Till as recently as last year, BSNL’s marketing policies were centred around the belief that customers will come to it. In mobile services, it wasn’t doing any push marketing; it didn’t even leverage its pan-India coverage to good effect. In landline, it wasn’t doing any marketing at all. Customers had to go to its exchange to apply for a connection.


These 1,500 people (who are on deputation from DoT) are non-committal to the growth of BSNL.VAN Namboodiri, General Secretary, BSNL Employees Union


Customers in non-metro areas went as they trusted BSNL as a brand and didn’t have many choices besides it, but it didn’t cut much water in the metros. BSNL didn’t even have a customer service call centre till last year. Awareness of its plans is very low. In the recent ‘pay per second’ recalibration, it was the last company to make the shift. And unlike others, there was no ad blitz informing consumers of the change.
There is change, but it’s slow and faces typical BSNL hurdles. “About 10,000 employees from networking are being deputed to sales and marketing,” says Goyal. “They will do incentive-based selling.” Supporting the move, Namboodiri laments that this pool largely consists of non-executive employees (like linesmen). “Executive officers should meet the middle- and high-income class to give a positive image of the company, but they are not ready to join,” he says. “The average age of non-executive employees is 45 years. They might not be able to answer all customer queries.”

Even as the blame game continues, BSNL is the ultimate loser. Its landlines, once its mainstay, have been falling consistently, from 35 million subscribers in June 2006 to 29 million subscribers in June 2009. Some of these losses are because of the shrinking of landline demand, but most of it is due to consumers shifting to private players.

Likewise, in mobiles. Extrapolating from historical trends and current market conditions, Research And Markets, a consultancy, paints a grim picture for BSNL. It has forecast that BSNL’s market share in the mobile segment will decline from 12.7% in June 2009 to 7.3% by 2013. Given the 2013 projected subscriber base of 876 million, that is 70 million subscribers for BSNL—an addition of just 16 million subscribers from current levels. By comparison, Bharti and Vodafone are expected to add 137 million and 74 million subscribers, respectively, during the same period.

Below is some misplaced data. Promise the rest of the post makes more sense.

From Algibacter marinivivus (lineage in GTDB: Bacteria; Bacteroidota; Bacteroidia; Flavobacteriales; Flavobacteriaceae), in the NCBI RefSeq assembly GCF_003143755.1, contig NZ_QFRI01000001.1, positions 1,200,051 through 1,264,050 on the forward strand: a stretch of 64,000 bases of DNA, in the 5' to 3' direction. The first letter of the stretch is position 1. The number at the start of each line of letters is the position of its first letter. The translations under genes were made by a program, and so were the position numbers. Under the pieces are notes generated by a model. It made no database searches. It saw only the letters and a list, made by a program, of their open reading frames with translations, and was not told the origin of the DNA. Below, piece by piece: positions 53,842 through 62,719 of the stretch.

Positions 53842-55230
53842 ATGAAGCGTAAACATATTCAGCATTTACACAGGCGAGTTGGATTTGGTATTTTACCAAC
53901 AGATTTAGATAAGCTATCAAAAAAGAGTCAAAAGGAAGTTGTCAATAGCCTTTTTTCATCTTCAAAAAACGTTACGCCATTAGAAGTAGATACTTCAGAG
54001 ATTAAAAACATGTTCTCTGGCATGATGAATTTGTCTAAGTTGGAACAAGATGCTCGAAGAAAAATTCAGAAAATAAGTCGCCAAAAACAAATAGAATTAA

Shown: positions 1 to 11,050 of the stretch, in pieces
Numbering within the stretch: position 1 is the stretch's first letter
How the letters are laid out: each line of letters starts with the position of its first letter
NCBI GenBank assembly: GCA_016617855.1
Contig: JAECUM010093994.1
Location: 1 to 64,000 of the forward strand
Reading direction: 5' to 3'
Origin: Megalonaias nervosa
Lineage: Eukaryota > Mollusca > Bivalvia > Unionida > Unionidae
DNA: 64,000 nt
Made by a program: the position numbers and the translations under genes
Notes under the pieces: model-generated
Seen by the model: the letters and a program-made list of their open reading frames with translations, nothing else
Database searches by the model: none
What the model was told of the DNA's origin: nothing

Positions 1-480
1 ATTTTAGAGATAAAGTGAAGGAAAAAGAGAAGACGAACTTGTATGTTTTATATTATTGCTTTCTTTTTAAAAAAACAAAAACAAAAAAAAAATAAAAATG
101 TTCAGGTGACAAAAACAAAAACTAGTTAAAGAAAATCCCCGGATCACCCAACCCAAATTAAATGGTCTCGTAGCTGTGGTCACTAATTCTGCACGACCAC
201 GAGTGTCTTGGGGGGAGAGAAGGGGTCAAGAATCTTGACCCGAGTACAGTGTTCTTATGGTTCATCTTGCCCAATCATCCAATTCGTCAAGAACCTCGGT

Ringing In Changes

The assumption built into those projections is that the decline of BSNL will continue unabated. CMD Goyal doesn’t agree. Over the past year, he has been quietly initiating reforms, for which, he hired the Boston Consulting Group. In a personal letter to BSNL employees in January, he outlined ‘Project Shikhar’, whose big objective for BSNL is to regain the number one slot by 2013.

“BSNL is undergoing a transformation,” says Goyal. BCG has recommended four broad changes, to be implemented over the next two years. One, rather than split the organisation according to divisions (finance, marketing, and so on), split it according to verticals (fixed, mobile, enterprise and new businesses). Two, morph from a network-technologies company to a sales-oriented company. Three, build the BSNL brand. Four, use IT to streamline business processes. Goyal’s three-year term ends in June 2010.

***

Land Locked

Landlines, BSNL’s main business, is a shrinking market. On top of that, it is losing share to rivals and is making huge losses.



***

Given the history of apathy and abuse in BSNL, it’s anyone’s guess whether this change will become institutionalised in the company or move out with the man.